While I vociferously disagree with his ruling, I have not sped ahead to hating or despising John Roberts personally as a result of it. I think he made a mistake. We all make mistakes; most of our mistakes, thanks be to God, don’t bring with them the kinds of consequences that accompany a mistake by a Chief Justice of the U.S. Supreme Court. If the ruling is a classic example of anything maybe it is that of a Chief Justice letting confusion and anxiety about his role as “chief” unduly affect his understanding and judgment with regard to the law. He saw that he was in a pivotal position in this case, and, as Chief Justice, that he had the power to write the deciding opinion. He distorted his usually clear-eyed view in the name of striking what he saw as some kind of grand, all-balancing compromise. Ditch the Commerce Clause through which statists seek absolute power, but let the law stand anyway through some sleight-of-hand as an ill-defined extension of the taxing power. He figured, perhaps, that it was the kind of thing that would make George Will happy; in this, at least, he was absolutely correct. Continue reading “ObamaCare is a tax, not a penalty”: post-mortems

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O Little Town of Vladimir

Russian President Vladimir Putin has confessed himself “at a loss” after finding out, during a two-day visit to the Middle East, that a street in Bethlehem was being renamed in his honor.

Mahmoud Abbas, the head of what’s known as the Palestinian Authority, told Putin today that the mayor of Bethlehem had apparently been seized by inspiration to rename a street in that same town of Bethlehem (the birthplace of Jesus Christ) after the Russian leader, who is well-known these days for having severely contracted whatever democratic freedoms had managed to sprout in post-Soviet Russia. Continue reading O Little Town of Vladimir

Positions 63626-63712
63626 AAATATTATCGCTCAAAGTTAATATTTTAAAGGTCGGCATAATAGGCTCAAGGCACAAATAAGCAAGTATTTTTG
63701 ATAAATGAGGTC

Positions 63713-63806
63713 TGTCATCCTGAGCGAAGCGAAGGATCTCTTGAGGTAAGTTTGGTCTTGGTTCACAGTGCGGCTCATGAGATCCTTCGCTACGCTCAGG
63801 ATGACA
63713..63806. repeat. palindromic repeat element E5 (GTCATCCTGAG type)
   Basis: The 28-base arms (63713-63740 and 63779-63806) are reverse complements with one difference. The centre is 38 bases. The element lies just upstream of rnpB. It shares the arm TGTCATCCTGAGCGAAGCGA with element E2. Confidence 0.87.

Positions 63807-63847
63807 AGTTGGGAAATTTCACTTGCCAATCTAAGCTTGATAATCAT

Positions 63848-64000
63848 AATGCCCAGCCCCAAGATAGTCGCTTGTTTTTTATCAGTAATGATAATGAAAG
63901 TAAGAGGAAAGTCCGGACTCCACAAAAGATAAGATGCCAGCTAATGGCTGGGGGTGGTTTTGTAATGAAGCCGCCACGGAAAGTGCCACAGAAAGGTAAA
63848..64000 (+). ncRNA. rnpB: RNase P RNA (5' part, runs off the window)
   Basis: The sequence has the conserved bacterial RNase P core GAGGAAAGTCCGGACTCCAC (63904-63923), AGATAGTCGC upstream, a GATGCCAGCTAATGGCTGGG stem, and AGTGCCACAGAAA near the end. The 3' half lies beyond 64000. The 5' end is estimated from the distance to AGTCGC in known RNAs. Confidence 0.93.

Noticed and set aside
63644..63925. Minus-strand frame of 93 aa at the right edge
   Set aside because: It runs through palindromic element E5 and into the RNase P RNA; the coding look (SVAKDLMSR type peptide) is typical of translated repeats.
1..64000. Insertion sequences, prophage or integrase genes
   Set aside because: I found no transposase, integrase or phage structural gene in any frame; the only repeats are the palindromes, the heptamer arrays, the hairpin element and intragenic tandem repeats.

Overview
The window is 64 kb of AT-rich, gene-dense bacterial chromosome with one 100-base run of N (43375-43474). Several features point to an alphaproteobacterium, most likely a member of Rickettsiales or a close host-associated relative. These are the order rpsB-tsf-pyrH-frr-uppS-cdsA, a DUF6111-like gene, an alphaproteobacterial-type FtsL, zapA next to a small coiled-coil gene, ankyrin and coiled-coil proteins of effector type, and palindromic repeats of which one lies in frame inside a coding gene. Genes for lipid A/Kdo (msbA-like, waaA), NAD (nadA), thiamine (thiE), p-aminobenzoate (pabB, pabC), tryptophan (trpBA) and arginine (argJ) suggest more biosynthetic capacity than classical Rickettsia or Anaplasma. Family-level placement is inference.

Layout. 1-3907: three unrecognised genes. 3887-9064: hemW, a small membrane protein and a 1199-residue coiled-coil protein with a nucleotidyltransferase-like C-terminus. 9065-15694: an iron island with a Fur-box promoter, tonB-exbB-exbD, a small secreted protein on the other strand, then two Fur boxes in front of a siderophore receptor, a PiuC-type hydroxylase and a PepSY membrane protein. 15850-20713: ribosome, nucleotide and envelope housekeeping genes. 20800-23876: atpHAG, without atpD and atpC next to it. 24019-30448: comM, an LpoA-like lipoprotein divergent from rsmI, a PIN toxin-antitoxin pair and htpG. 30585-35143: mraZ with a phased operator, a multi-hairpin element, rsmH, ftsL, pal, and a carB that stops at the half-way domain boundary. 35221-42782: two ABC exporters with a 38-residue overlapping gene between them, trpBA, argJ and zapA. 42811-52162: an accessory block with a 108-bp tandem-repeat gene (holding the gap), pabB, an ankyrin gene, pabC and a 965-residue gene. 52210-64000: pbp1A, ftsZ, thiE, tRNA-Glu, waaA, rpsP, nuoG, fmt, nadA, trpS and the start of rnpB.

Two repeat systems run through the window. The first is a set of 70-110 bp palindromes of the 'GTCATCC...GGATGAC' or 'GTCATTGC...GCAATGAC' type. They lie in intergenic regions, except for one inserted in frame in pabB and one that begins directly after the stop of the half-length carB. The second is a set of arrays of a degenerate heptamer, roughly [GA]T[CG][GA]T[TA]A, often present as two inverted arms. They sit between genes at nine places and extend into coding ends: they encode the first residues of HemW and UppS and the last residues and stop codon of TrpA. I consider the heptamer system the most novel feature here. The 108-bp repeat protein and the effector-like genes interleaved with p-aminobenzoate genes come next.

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Egyptian liberals tell U.S. to butt out with all this democracy stuff

It’s an irony wrapped up in … an even bigger irony. A block of liberal political parties in Egypt issued a “strongly worded statement” on Saturday telling the U.S. to stop putting pressure on Egypt’s military to hand over power to the Muslim Brotherhood’s presidential candidate Mohammed Morsi (who is widely believed to have won a majority of the vote). Implicitly, they would prefer that the old-guard Mubarak-era candidate, Ahmed Shafiq, take control. Continue reading Egyptian liberals tell U.S. to butt out with all this democracy stuff

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Shlomi Shaban: Mama, You Been on My Mind

This is something a little different. A pianist and singer named Shlomi Shaban sings Bob Dylan’s “Mama, You Been on My Mind;” but in Hebrew, and accompanied by the Israeli Philharmonic Orchestra. Below via YouTube:

The rendition does lift up just how beautiful a melody it is. Not bad at all, for the 23-year-old folk singer who wrote it back in 1964 (and who didn’t even release it until 1991!).

When you wake up in the mornin’, baby, look inside your mirror
You know I won’t be next to you, you know I won’t be near
I’d just be curious to know if you can see yourself as clear
As someone who has had you on his mind

From The Bootleg Series, Vols. 1-3 : Rare And Unreleased, 1961-1991


The Cinch Review

The Image of Forced Abortion that has Shaken China

It was an image circulated via Twitter and other on-line resources which set off the recent backlash in China against the practice of forced abortion.

Forced abortion in China

(Via the Daily Caller.)

The mother had been seven months pregnant when she was physically dragged to a hospital and injected with a toxic substance to kill the baby inside her womb. The couple already had one child, and could not come up with the necessary cash to pay a “fine” which would have permitted them to have one more, under China’s one-child policy. Continue reading The Image of Forced Abortion that has Shaken China

The Cinch Review

Suspensions and apology follow forced abortion in China